Based on an extensive source analysis, this book provides the biographical information of all early medieval Venetians, thus offering an invaluable research tool for the history of Venice.
This prosopographical study provides information about each Venetian living in the early Middle Ages, from the invasion of the Lombards in 569 - an action that forced part of northeast Italy’s population to seek refuge on the islands of the Venetian lagoon - to the rule of Duke Petrus Ursoylus II (991-1008). There is an entry for each individual listing all available information and quoting the full text of primary sources within the footnotes. The data are organized in categories such as families, first names, rulers, women, office holders, ecclesiastics, occupations, and places of residence (Venice was a duchy with different urban centres).
Venice is an extremely important place for this kind of analysis. It is the area in which family name use began for the first time in medieval Europe. Venice was never conquered by a ‘Germanic’ people, and therefore it is possible to study the evolution of a post-Roman/Byzantine society by analyzing the names of the Venetians. Moreover, scholars interested in later periods will be able to find the origins of all the most important Venetian families.
The Early Medieval Venetians
Appendix 1: First Names
Appendix 2: Rulers of Venice
Appendix 3: Co-Rulers
Appendix 4: Venetian Rulers and Co‑Rulers Holding Honorific Byzantine Titles
Appendix 5: Tribunes
Appendix 6: Other Offices and Titles
Appendix 7: Occupations
Appendix 8: Advocati
Appendix 9: Liberti
Appendix 10: Ethnic Definitions
Appendix 11: People Mentioning from Where They Are
Appendix 12: Ecclesiatics
"(...) the information that [this volume] conveys is detailed, comprehensive, and thought-provoking. If it does no more than provide accessible evidence to support new arguments and suggest ways to process it, this work will have contributed substantially to the scholarly discourse on socio-political and cultural formation in early medieval Venice, in the Mediterranean, and in Europe." (Suzanne Mariko Miller, in: The Medieval Review, 15.08.40)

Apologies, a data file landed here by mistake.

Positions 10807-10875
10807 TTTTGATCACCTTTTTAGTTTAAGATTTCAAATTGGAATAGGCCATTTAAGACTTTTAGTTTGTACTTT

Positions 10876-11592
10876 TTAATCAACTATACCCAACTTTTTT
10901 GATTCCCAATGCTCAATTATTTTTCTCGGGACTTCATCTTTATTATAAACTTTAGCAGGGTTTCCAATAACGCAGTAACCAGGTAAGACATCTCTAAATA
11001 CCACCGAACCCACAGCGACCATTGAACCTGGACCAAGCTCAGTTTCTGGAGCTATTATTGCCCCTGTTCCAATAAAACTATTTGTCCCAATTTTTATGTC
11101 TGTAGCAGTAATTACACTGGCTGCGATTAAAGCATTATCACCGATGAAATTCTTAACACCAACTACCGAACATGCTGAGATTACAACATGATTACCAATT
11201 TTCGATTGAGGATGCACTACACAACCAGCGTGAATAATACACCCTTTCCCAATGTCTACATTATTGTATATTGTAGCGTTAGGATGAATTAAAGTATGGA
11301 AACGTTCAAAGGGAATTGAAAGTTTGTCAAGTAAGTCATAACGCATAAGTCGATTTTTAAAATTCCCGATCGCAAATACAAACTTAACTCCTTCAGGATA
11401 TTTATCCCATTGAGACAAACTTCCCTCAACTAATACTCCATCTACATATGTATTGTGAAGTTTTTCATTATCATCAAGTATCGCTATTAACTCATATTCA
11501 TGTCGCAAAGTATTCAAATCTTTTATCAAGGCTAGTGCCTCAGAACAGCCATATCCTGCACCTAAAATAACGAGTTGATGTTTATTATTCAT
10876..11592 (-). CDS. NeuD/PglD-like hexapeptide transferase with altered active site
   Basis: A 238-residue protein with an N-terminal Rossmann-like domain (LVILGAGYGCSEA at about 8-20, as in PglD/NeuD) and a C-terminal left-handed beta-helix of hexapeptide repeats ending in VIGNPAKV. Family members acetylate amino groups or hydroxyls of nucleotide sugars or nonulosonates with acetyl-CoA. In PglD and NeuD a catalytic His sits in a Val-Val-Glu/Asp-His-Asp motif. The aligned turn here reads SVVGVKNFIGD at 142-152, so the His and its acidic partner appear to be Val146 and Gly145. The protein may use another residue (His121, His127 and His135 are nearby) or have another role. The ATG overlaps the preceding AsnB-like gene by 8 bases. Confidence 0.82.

"In all, this book is a useful auxiliary tool for the study of early medieval Venice. It offers far more than a simple list of names, but is a compilation of individuals organized using different categories and enriched with various information. Containing around 1230 entries this volume will support a wide variety of investigations into the named individuals of early medieval Venice and we can look forward to the comprehensive analysis of the data offered by this study that will inevitably result from it." (Anja Thaller, in: Mediaevistik 28, 2015, p. 461-463)
"(...) verdienstvollen Arbeit, deren Nutzen für künftige Forschungen zur mittelalterlichen Geschichte des nördlichen Adriaraumes nicht zu leugnen ist." (Harald Krahwinkler, in: Mitteilungen des Instituts für Österreichische Geschichtsforschung 124 , p. 544-545)
“Berto's prosopography is, therefore, a welcome addition to similar enterprises describing the human population and change of Medieval Italy. This new achievement is a precious tool for any kind of research (…) Historiography on Venice (and not only) will surely benefit from this work.” (Francesco Borri, in Sehepunkte, 17/1, 2017)
“(…) this work forms a valuable trilogy that provides an important platform for much needed research on the development of Venice in the early medieval period.” (Christopher Heath, in Al-Masaq, 29/1, 2017, p. 89-90)